Matters of Race: We're Still Here is "... a contemporary look at two communities often overlooked in the race dialogue: American Indians and Native Hawaiians. On the Pine Ridge Reservation in South Dakota, the program features the voices of three generations of Lakota families as they consider their past, their future and the process of merging multiple world views, ways of life, and ideas of America."

Native American by birth, Chris Eyre was adopted into the white world and only later reconnected with his original family. Chris Eyre earned a master's degree at NYU's Tisch School, where he wrote and directed the Indian drama, Tenacity, which won the coveted Mobile Award and a place at the 1995 Sundance Film Festival.

Chris Eyre worked with Sherman Alexie on a short, then a full-length version, of Smoke Signals, which won both the Audience Award and Filmmakers Trophy at the 1998 Sundance Film Festival.

Chiefs: the film-- Every November for the last 18 years, Al Redman has unlocked the cage for Wyoming Indian High School's first day of boys' basketball practice. And every year so far, he's found a way to win. The silver-haired Redman has chalked up an impressive record as head coach of the powerhouse Chiefs, including five state championships and a record 50-game winning streak. But it has been eight years since the Chiefs have won a state title, a long time for a team that is the focal point for the community of Wind River, Wyoming.

"Teach your children what we have taught our children that the earth is our mother. What ever befalls the earth befalls the sons and daughters of the earth. This we know. The earth does not belong to us. We belong to the earth. This we know. All things are connected-like the blood which unites one family. All things are connected. What ever befalls the earth befalls the sons and daughters of the earth. We did not weave the web of life; we are merely a strand in it. Whatever we do to the web, We do to ourselves."
-Chief Seattle

Source: Aboriginal Elders Teachings,

Native Lore, Dance, Storytellers and Musicians

Native American Stories and Legends from My Two Beads Worth

Native Storytellers and Authors Online

Miracle, the Sacred White Female Buffalo Calf, was born on the farm of Dave, Valerie, and Corey Heider during the morning of August 20, 1994. Not an albino, she is considered to be the first white buffalo calf born since 1933. Furthermore, she is extremely important to the religious beliefs of many American Indian tribes. The Lakota, Dakota, and Nakota Nations (known collectively as the Sioux) are considered her primary spiritual guardians and she plays a pivotal role in the fulfillment of their most revered prophecies.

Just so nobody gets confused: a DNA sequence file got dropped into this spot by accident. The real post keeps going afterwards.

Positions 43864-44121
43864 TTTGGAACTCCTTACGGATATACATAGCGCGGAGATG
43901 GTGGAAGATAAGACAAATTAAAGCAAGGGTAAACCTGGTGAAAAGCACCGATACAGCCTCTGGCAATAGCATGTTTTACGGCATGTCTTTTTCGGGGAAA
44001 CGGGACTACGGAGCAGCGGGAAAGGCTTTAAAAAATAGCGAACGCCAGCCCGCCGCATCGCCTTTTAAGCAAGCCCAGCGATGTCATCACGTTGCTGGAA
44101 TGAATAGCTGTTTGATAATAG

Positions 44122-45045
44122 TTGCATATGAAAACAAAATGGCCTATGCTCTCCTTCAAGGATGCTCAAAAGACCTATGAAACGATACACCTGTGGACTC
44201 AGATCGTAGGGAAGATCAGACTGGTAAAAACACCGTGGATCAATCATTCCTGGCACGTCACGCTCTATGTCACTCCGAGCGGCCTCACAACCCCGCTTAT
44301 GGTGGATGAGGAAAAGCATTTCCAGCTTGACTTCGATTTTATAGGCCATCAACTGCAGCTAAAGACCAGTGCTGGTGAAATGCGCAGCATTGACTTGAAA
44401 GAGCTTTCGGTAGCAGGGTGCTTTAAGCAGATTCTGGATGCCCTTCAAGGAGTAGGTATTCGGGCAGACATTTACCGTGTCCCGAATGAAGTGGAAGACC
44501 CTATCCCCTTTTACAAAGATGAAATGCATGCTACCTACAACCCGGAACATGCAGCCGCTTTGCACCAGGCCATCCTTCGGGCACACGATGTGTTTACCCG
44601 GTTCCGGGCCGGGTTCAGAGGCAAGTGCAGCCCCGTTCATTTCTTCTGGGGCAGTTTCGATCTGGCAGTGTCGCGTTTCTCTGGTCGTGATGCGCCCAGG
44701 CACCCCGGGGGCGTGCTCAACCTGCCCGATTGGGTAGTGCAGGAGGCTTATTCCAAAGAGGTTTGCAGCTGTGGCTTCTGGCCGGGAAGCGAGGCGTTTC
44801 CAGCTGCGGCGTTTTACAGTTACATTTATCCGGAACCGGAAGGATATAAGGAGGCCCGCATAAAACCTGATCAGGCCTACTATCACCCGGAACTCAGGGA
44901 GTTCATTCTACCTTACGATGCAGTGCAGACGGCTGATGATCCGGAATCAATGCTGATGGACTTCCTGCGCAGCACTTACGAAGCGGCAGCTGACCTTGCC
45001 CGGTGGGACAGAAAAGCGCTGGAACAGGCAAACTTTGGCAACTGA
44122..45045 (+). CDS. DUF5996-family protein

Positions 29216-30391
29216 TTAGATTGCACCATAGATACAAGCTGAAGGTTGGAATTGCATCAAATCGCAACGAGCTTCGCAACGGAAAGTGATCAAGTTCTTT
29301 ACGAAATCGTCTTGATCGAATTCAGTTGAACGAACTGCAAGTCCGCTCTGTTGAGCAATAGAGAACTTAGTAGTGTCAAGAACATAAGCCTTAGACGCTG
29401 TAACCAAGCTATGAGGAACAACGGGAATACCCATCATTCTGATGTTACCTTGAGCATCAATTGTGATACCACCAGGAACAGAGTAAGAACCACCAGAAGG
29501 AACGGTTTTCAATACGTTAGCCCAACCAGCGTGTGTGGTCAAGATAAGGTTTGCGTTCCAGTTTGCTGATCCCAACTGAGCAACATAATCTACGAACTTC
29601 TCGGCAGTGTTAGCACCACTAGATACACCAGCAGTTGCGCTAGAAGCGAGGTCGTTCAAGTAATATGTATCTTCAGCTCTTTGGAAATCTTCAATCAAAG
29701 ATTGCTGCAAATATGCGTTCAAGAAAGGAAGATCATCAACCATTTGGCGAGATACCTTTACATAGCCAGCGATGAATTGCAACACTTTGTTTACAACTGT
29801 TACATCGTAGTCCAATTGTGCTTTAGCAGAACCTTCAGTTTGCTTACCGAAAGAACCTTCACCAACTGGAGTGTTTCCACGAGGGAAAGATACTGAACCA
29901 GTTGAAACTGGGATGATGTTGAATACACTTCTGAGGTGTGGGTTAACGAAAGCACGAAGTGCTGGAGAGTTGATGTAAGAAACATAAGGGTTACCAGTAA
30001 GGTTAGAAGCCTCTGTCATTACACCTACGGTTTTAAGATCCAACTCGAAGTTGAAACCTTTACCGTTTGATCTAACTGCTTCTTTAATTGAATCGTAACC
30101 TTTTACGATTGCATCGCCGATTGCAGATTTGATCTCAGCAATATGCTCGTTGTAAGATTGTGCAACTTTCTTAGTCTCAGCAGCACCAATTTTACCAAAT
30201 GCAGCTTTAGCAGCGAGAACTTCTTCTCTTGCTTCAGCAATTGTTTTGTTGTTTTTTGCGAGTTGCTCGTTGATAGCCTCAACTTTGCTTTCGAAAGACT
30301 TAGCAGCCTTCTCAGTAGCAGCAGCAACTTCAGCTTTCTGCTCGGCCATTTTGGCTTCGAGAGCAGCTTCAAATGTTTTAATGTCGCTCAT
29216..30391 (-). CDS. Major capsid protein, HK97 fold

Native American Women Photographers as Storytellers

Kevin Locke (Tokeya Inajin is his Lakota name, meaning "The First to Arise") is known throughout the world as a visionary Hoop Dancer, the preeminent player of the indigenous Northern Plains flute, a traditional storyteller, cultural ambassador, recording artist and educator.

Gayle Ross is a descendent of John Ross, principal chief of the Cherokee Nation during and after the infamous “Trail of Tears,” the forced removal of many Southeastern Indians to Indian Territory (present-day Oklahoma) in the late 1830s. Her grandmother told stories and it is from this rich heritage that Gayle’s storytelling springs. During the past twenty years, she has become one of the most respected storytellers to emerge from the current surge of interest in this timeless art form.

Vi an Upper Skagit elder who's dedicated most of her life to preserving Lushootseed language and culture... For 15 years, she taught Lushootseed language and literature to hundreds of University of Washington students and was instrumental in publishing the first Lushootseed dictionary.
–Seattle Times, Thursday, July 26, 2001

Yup’ik dancing is an expression of art, by communicating visually, by displaying movement for meaning, and by getting words across to the mind, enhancing the imagination of the story being told..."

THE HAWK PROJECT was created to promote spiritual awareness and creativity through a blend of Native American music, jazz and free improvisation.

"What is life? It is the flash of a firefly in the night. It is the breath of a buffalo in the wintertime. It is the little shadow which runs across the grass and loses itself in the sunset."
- Crowfoot, Blackfoot warrior and orator, (1890)

Source: Aboriginal Elders Teachings,

Foods of indigenous peoples

Cooking Post for Native American Foods--A tribally owned venture providing economic prospects and employment possibilities for our own tribal members and for other Indian people nation wide. Join us for an American Indian culinary adventure unlike any other. You'll find something for everyone here -- from traditional herbal teas to flavorfully roasted coffee beans, from robust blue corn muffins to feast day stews -- The Cooking Post is sure to have a tasteful offering for both your stomach and your spirit.

The American Indian Tea Company is Indian owned and upholds a history filled with herbal knowledge. Owner, Joseph Hesbrook (Has No Horses) is first generation off the reservation, but currently lives in Santa Fe, New Mexico. A Plains Indian who has a Ph.D., Dr. Hesbrook combines the old traditions with education to bring about a higher knowledge and understanding.

Muscrat Coffee Company is a native owned and operated coffee company on the White Earth Reservation in Minnesota. We roast gourmet organic and fair trade coffee.

Native American Recipes: Anissabo / Baked Acorn Squash / Baked indian pudding / Cherokee Pepper Pot Soup (Ai) / Fresh Tomato Sauce / Fried Green Tomatoes / Inagami-pakwejigan (soft Bread) / Missiiagan-pakwejigan (sunflower Bannock) / Nopales / Ogwissimanabo / Ogwissimanabo(yellow Squash Soup) / Ojawashkwawegad / Ojawashkwawegad(wild Green Salad) / Peanut Butter Amaranth Logs / Posole / Pueblo bbq pork roast / Zuni Indian Bread / Zuni Indian Bread

"Only after the last tree has been cut down,
Only after the last river has been poisoned,
Only after the last fish has been caught,
Only then will you find that Money Cannot be Eaten?"

-Chief White Cloud
Source: Aboriginal Elders Teachings,